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THYMUS PROBLEM

J. T. LITTLETON, M.D.; D. S. MOTSAY, M.D.; S. P. PERRY, M.D.
AMA Am J Dis Child. 1953;86(6):705-716. doi:10.1001/archpedi.1953.02050080720001.
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DURING the past 346 years the thymus has many times been convicted and acquitted of causing obstructive symptoms and death in infants, children, and adults. Since 1858, when Friedleben first doubted Kopp's obstructive theory, there have been two sides to this argument, and the courts are still in session. It is the purpose of this paper to review the theories by which the thymus has been maligned, analyze their fundamental structure briefly, relate an experience of ours with reference to the current concepts of the thymus, present evidence against the obstructive theory, and to suggest a possible viewpoint to be taken by the physician when confronted with this problem.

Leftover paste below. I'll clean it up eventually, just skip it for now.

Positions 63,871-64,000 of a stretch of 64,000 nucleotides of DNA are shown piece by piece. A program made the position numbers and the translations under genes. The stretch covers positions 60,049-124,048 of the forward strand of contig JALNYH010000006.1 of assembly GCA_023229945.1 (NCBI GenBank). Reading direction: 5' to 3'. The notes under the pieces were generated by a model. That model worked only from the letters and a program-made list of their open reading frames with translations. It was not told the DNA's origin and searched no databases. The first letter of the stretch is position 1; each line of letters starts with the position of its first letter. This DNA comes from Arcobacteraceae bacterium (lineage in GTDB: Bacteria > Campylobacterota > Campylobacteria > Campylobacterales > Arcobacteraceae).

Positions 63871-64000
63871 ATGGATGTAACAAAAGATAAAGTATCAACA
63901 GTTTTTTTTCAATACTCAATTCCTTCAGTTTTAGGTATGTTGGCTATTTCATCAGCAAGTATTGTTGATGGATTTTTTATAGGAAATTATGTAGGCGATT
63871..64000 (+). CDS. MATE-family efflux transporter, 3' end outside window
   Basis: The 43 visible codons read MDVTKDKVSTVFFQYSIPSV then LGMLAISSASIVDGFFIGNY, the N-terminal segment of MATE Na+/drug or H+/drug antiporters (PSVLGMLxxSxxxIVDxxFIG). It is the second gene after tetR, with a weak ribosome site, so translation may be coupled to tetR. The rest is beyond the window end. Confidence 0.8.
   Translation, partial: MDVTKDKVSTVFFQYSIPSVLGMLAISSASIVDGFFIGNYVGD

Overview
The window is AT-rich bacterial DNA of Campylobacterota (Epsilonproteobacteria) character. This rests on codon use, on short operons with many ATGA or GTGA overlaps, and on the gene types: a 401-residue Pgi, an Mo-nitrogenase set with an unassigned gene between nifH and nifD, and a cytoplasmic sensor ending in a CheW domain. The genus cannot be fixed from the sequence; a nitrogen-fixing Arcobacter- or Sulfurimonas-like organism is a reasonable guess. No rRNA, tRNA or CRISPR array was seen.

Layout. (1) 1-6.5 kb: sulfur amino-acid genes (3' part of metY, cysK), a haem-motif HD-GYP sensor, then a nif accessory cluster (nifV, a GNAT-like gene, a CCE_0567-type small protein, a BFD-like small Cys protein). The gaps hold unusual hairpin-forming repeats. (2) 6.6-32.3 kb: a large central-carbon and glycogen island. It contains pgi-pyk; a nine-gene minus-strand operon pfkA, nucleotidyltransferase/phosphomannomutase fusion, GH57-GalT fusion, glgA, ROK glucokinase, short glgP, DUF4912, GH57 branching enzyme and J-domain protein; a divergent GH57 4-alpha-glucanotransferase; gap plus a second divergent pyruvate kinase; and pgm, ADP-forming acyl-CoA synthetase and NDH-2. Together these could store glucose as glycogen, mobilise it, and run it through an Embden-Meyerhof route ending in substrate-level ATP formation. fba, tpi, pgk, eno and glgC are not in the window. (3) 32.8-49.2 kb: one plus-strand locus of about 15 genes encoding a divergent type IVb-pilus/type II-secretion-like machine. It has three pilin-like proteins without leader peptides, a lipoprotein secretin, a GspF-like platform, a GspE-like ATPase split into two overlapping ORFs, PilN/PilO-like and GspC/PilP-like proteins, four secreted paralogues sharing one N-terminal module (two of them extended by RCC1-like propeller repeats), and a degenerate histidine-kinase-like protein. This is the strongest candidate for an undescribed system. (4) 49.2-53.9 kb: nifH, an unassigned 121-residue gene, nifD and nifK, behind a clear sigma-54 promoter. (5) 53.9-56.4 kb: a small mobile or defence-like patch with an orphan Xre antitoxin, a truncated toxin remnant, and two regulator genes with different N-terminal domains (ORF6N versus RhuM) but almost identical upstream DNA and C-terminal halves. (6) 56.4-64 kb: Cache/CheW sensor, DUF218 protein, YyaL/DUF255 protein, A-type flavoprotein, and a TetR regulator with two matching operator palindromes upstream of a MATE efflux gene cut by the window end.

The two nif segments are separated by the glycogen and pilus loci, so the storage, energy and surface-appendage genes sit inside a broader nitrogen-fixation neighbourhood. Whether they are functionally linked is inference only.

Five principal theories have been proposed concerning how the thymus produces symptoms and death: The first, the obstructive theory by which the thymus produces mechanical pressure on the trachea, blood vessels, and nerves, principally the recurrent laryngeal and vagus. The second,

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